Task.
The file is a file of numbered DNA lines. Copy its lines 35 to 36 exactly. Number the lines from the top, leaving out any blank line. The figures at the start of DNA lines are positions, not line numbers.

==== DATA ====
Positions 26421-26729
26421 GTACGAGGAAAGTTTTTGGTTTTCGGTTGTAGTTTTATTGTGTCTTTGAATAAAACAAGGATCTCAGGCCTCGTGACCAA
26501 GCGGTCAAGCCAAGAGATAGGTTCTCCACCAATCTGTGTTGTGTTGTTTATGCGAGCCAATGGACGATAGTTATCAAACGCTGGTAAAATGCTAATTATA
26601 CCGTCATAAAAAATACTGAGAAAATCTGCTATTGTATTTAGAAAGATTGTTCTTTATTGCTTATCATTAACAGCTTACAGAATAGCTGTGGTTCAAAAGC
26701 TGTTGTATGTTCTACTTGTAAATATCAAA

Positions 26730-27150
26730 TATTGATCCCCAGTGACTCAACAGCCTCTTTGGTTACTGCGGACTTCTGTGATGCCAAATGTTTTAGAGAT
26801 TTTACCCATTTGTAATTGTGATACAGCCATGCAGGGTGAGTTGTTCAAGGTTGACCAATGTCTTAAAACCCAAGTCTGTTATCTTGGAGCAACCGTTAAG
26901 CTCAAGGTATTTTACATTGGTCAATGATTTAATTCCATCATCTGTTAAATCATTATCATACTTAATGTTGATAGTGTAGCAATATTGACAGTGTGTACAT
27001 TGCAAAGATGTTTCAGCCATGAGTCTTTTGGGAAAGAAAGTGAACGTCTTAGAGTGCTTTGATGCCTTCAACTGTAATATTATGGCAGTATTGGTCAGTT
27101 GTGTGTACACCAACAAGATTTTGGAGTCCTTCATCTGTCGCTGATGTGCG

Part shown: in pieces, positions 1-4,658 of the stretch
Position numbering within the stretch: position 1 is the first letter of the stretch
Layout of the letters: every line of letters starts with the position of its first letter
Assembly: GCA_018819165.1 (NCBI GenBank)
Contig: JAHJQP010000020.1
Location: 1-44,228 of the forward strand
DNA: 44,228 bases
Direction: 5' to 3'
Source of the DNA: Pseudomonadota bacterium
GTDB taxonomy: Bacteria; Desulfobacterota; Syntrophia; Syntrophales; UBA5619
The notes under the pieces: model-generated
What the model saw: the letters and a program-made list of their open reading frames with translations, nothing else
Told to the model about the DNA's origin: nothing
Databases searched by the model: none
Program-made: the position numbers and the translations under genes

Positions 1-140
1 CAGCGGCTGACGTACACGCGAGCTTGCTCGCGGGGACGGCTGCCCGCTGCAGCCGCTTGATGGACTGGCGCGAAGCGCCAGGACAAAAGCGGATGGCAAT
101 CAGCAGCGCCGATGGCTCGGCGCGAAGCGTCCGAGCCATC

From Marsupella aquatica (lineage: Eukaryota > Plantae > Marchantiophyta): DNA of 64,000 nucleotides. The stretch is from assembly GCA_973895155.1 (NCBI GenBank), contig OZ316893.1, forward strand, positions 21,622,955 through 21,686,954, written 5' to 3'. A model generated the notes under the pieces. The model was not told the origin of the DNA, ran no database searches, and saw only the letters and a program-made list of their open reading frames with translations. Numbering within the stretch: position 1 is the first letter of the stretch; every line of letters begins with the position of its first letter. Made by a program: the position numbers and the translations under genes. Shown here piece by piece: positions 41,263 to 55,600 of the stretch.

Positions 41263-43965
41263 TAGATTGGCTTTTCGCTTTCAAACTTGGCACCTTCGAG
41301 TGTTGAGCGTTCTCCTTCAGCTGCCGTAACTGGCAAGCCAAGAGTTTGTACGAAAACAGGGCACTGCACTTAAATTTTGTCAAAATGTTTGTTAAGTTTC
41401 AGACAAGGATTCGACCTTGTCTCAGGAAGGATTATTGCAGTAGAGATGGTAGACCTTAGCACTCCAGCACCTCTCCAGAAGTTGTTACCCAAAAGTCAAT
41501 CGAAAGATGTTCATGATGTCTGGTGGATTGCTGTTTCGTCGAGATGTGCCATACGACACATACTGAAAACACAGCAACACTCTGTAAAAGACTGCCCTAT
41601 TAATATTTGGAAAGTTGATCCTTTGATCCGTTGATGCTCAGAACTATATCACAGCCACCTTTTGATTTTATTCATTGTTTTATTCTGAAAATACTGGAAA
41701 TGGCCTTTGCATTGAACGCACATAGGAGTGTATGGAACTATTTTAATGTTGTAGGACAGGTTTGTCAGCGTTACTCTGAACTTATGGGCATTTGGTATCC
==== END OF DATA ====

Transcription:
41501 CGAAAGATGTTCATGATGTCTGGTGGATTGCTGTTTCGTCGAGATGTGCCATACGACACATACTGAAAACACAGCAACACTCTGTAAAAGACTGCCCTAT
41601 TAATATTTGGAAAGTTGATCCTTTGATCCGTTGATGCTCAGAACTATATCACAGCCACCTTTTGATTTTATTCATTGTTTTATTCTGAAAATACTGGAAA